The newest weapon in my Civil War Arsenal is an 1858 Harpers Ferry Rifle-Musket. I’ve been looking for a good condition Harpers Ferry for some time now without any luck. Then recently Tim Prince from College Hill Arsenal listed this beauty. Within minutes I was on the phone with him negotiating a deal. The Springfield and Harpers Ferry Arsenals made 59,273 of these rifle-muskets, with the Harpers Ferry Arsenal making a total of 12,158. Because of the Confederates capturing of the Arsenal in April of 1861 many of the standing weapons were captured and or destroyed, leaving us with few good (Harpers Ferry) examples to examine and study.
What makes this a unique weapon is the Maynard Tape Primer designed by Edward Maynard for more rapid firing of the weapon. Dr. Edward Maynard, a dentist with an interest in firearms, embedded tiny pellets of priming material in thin strips of paper, then glued a second strip of paper on top of the first, creating a “tape” of primer. The tape could be manufactured quickly and cheaply, since paper was much less expensive than copper. Maynard also developed an automatic feeding system that would advance the tape when the musket’s hammer was cocked. The hammer not only detonated the primer, but would also automatically cut the paper, thus removing the spent portion of the primer tape. The system worked well under controlled circumstances but proved to be unreliable in the field. The tape was delicate and would tear but the biggest problem was the paper strips were susceptible to adverse weather and even humidity.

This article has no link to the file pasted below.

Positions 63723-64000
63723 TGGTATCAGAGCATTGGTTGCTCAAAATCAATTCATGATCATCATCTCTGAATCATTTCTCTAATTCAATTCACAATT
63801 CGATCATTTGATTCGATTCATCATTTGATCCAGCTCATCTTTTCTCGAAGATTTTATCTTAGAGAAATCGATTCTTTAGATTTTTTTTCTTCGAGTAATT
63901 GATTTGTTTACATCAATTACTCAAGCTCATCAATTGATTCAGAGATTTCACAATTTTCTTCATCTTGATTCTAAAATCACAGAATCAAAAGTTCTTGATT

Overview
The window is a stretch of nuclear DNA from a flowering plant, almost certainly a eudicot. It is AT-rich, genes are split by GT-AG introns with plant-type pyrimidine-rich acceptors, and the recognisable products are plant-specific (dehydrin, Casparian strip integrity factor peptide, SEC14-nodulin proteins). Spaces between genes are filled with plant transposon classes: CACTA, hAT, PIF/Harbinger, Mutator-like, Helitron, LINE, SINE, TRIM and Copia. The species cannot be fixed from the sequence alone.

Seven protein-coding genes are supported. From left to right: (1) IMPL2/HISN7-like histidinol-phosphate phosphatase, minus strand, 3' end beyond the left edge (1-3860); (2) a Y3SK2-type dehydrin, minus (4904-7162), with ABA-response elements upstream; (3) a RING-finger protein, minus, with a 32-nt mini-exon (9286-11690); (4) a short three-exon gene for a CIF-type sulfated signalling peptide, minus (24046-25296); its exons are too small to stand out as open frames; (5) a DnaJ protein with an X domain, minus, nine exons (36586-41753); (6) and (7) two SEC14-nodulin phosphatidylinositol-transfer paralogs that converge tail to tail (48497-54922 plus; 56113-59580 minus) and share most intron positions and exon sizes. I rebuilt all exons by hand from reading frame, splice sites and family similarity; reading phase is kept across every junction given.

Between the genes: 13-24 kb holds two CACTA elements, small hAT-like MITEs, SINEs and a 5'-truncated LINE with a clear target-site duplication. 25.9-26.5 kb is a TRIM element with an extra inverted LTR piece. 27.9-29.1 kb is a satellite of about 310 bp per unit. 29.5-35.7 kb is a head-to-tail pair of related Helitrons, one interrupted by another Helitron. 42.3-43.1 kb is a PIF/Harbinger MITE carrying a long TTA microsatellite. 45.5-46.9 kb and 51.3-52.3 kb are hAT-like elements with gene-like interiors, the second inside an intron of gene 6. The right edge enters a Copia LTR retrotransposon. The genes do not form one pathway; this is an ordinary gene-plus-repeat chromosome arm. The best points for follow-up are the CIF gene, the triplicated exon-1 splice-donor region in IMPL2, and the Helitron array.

This model proved one of the staple arms of the Civil War, and was the first U.S. martial arm firing the Minie bullet in 58 caliber.
This example is an early model (Type 1) because of the long range rear sight, similar to the 1853 Enfield’s, brass front tip and the lack of a patch box.